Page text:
By Harlan Chapman-Green
A great big massive welcome to one and all as WristReview now begins its third comparison series, where we pit two completely different watches against each other every month in order to find you our top-rated watches. Every watch we review here is a winner in its own way, but there can only be one per edition and choosing the winner often comes down to the tiniest of details that really wouldn’t make a difference in every day wear.
In the first series, we looked at watches which specifically featured chronographs in them and we certainly weren’t restrictive when it came to the overall complexity of the chronographs, for example, in week five we featured an exquisite flyback chronograph watch which also featured a complete calendar as well! You can see the full list of Clash of the Chronos by clicking here to go to the results table (a link to the archive is conveniently located at the top of this page).
After this came The Tourbillon Trials. In this series, the sequel to Clash of the Chronos, we took 12 of the best tourbillon watches we could find and pitted them against each other in the ultimate complicated showdown. My favourite article to write was the last one where we looked at a Jaeger Le-Coultre Sphérotourbillon moon watch and the Breguet Classique Complications Double Tourbillon watch. As with Clash of the Chronos, a link to the archive for The Tourbillon Trials can be found at the top of the page, or you could click here to go straight to the results table.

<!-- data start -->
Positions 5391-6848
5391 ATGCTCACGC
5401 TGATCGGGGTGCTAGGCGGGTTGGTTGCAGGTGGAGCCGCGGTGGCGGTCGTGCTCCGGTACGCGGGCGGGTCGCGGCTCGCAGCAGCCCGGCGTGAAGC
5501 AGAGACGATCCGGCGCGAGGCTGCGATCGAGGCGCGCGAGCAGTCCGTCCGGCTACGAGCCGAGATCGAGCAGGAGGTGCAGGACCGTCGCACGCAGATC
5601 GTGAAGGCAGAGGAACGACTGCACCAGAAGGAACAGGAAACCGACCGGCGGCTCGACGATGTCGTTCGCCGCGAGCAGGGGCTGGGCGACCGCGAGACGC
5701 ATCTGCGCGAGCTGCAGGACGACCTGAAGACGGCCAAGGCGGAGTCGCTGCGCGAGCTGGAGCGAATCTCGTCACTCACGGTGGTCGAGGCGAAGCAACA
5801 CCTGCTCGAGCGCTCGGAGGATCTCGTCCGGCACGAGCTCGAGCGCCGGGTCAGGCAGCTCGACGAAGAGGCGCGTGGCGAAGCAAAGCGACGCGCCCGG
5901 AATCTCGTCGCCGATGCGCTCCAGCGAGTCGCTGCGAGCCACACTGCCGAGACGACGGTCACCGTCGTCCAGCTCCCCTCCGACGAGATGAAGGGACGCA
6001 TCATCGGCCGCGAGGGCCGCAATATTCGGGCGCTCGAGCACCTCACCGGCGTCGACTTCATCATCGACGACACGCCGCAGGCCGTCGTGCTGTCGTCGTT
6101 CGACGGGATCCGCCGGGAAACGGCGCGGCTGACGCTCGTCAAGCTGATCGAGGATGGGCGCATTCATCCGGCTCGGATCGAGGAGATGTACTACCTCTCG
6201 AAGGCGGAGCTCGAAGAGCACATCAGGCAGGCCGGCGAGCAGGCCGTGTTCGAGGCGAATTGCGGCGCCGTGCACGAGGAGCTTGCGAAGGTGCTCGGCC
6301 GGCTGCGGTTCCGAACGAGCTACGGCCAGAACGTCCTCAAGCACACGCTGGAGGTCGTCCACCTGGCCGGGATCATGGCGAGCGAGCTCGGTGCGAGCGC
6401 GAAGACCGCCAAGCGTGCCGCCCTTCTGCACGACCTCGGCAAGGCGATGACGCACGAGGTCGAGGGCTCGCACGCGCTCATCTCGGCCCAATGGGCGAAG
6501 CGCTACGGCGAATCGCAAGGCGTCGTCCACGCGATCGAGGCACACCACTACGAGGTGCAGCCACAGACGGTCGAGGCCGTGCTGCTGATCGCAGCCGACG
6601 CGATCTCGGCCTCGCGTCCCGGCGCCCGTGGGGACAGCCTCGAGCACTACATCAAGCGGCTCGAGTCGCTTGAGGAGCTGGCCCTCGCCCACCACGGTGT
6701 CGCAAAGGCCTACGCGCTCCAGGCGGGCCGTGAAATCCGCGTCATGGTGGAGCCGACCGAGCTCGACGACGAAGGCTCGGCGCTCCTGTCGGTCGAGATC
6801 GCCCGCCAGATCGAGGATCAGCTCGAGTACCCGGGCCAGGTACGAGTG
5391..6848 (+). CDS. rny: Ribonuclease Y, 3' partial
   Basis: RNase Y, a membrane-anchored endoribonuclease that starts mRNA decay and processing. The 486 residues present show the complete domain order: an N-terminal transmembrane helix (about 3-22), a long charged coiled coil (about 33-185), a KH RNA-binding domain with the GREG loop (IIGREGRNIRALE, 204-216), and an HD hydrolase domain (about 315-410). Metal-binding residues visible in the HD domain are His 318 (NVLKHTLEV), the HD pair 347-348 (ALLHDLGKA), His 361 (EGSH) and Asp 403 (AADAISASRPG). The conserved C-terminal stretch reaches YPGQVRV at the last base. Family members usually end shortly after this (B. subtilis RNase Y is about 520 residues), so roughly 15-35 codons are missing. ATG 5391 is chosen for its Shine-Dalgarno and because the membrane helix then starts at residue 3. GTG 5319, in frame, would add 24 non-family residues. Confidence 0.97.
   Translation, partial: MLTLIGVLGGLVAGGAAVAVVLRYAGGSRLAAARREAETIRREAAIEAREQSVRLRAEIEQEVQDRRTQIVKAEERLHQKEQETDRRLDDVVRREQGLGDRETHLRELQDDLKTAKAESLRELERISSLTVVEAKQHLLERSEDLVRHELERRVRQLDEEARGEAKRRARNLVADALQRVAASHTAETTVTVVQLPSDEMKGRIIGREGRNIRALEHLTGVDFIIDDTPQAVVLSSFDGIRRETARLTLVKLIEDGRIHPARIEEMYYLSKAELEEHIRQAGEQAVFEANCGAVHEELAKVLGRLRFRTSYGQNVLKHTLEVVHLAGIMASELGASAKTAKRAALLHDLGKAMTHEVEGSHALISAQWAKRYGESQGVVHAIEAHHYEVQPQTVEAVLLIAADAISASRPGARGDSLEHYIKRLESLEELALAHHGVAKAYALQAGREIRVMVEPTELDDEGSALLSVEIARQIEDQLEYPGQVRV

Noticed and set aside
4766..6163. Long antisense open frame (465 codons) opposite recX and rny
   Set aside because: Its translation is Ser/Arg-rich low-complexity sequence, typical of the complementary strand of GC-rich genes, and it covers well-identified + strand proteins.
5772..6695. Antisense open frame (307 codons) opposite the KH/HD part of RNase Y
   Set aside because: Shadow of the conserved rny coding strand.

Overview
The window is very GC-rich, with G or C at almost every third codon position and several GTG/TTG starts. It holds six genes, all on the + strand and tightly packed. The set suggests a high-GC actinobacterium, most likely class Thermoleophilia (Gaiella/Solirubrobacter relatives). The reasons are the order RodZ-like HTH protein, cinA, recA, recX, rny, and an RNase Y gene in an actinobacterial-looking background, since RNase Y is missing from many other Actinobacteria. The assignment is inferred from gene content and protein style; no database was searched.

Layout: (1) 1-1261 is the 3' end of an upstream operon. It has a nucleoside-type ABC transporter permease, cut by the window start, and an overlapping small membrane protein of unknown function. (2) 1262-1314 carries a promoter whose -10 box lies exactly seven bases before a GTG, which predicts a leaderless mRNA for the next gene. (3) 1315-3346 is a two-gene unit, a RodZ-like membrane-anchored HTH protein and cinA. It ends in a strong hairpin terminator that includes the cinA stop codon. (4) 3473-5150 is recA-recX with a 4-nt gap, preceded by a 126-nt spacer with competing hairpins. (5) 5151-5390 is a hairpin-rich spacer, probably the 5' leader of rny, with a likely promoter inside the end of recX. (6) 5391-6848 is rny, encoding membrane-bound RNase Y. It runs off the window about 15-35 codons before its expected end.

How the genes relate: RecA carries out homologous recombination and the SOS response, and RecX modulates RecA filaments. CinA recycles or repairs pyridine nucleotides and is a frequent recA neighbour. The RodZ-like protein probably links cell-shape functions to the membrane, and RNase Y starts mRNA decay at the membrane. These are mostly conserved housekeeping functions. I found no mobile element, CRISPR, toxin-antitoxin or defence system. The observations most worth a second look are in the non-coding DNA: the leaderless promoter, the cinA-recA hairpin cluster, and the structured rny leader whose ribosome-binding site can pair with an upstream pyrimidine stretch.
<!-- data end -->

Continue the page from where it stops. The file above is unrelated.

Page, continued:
For this new series, we let our audience decide what they want us to compare next. We had a poll at the end of the final article where our readers could choose between calendar watches, minute repeater watches and diving watches. The results of our poll are pretty clear as our new series has the word ‘Divers’ in it.
What is a diving watch to us? Well, it’s actually pretty simple. A diving watch is a professional tool designed to withstand very deep water pressures for extended periods of time. While we are very much aware that even 100 meters is a serious depth, for us that just isn’t enough, we believe that the minimum should be 200m. This means that watches such as the Rolex DateJust cannot be classed as diving watches in our eyes, even though their ability to go from beach to the office comfortably is one of their biggest selling points. Another feature of any watch that wants to be considered a true diving watch is a unidirectional rotating bezel (we’ll make an exception for Omega’s 1930s Art Deco watch as it was the genesis for diving watches). This means that sports watches such as the Breguet Marine and Patek Philippe Nautilus will also not be able to qualify for this competition.
Apart from this we don’t have many criteria for the watches and we are thrilled to see where this series will go so, without further ado, we’ll begin our series with this, the classic sports watch showdown!
Note: The poll is now closed, however, we will have another one at the end of this series, so stick around until then!
The Rolex Submariner is THE iconic sports watch. Sure, Blancpain beat them to it by a year with the Fifty Fathoms, but almost every famous actor/actress, wealthy person, secret agent and watch aficionado has owned a Submariner at some point. Everyone knows what a Rolex Submariner looks like, and for some it’s their grail.